I still have to ask the question though of which is worse. Is a one time plastic tree making process and delivery worse than 8 years of farming, tractors, pesticides, chain saws, delivery, garbage collection, mulching and then delivery of the mulch?

Anonymous said...

I love my fake tree and after a few days with a furnace on, a real tree doesn't have the pine scent anyhow. For the price of real trees these days, the fake tree is paid for in nothing flat and when adorned with beauty, it creates the same Christmas spirit. Also, it always looks perfect year after year.
Mom

thecoconutdiaries said...

The way the economy is going in California, you may end up eating that tree for sustenance so go with the one that tastes best.

justrun said...

I have to admit, green-wise I struggle with the justification. But mess-wise, and cost-wise, and time-wise, I like the fake tree. And my favorite part, other than the scent that soon fades, is the light it gives the room when decorated (and with all the other lights off), which the fake tree provides quite well. :)

Amy Turpin said...

What about a live tree in a pot that you bring in every year and decorate and then put back out on your porch/backyard the rest of the year???

Dingo said...

I was just going to make Amy's suggestion. Mr. Dingo and I have two dwarf pines that we've bought over the years. They now sit in pots outside on our terrace.

geekhiker said...

I have a fake tree, a smaller one at about four feet tall. I bought it a couple of years ago and re-lamped the whole darn thing in a custom lighting scheme.

I think both sides have valid arguments, so I suppose none of us should have any form of tree at all. Maybe a locally-grown, completely native manzanita bush might be better.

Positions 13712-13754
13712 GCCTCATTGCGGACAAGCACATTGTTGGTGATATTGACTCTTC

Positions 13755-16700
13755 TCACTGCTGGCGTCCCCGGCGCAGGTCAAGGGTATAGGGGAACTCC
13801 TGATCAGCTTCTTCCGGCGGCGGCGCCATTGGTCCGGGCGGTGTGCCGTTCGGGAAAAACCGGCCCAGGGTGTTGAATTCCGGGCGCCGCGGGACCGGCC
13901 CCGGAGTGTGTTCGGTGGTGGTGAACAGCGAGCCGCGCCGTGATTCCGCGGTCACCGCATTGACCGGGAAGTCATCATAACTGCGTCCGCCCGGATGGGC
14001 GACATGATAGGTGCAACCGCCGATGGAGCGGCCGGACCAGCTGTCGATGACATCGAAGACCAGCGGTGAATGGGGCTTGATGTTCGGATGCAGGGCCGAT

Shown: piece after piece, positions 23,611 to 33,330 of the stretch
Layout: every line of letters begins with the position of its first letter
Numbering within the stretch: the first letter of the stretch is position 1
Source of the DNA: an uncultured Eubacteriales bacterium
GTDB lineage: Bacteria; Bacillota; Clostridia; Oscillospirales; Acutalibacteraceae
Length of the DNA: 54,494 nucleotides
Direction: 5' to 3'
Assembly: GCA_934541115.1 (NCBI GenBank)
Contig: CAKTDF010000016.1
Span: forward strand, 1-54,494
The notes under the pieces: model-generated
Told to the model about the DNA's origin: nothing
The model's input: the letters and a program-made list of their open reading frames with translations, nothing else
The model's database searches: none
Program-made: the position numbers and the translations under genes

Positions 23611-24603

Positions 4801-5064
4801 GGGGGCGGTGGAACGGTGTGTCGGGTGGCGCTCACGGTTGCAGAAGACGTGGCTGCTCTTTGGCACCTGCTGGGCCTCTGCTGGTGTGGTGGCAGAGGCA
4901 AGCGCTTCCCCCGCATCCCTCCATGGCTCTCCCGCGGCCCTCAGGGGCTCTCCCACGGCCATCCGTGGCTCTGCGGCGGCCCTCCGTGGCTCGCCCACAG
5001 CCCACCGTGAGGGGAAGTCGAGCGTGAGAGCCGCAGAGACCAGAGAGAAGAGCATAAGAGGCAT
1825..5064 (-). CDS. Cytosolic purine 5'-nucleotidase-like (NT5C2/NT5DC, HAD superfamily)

Oh, well, until those are more readily available, I'll get several more uses out of this try and, hopefully, they'll have figured out a way to recycle it by the time I wear it out!

Jane Monepenny said...

I grew up with fake trees all my life: easy clean-up, easy installation and easy yearly recycling! I only had a real one once when I actually got to cut the tree down and it was fun for about the first day before it got messy.

Come to the dark side, Mel! After all, "spirit of the season" is what's important and all these cheese. :p

Hannah said...

We always had a fake tree. But not to be environmentally friendly, it was because my parents were worried it would catch fire and burn the house down.

So I am all for real ones because of my years of real tree deprivation. :)

Emily said...

DOOOON'T DOOO ITTTT. Nothing can replace a real tree. And that's all I have to say about that.

Julia said...

I was listening to Talk of the Nation (I believe) on NPR last night. The topic was on greening Christmas. From her studies, she said the most responsible option (if you're going to get a xmas tree) was a locally grown chopped down yourself tree. The fake trees require a lot of toxic chemicals to make and those chemicals are released into the environment.

I had trouble finding the show to link to. Anyone else hear it?

SoMi's Nilsa said...

It's hard for this Jew to wrap her head around a fake tree. Good for you for going to something you can reuse every year. If I were in the tree buying market, I think I'd find a place that replants new trees for every tree it cuts. Seems like a good compromise to me.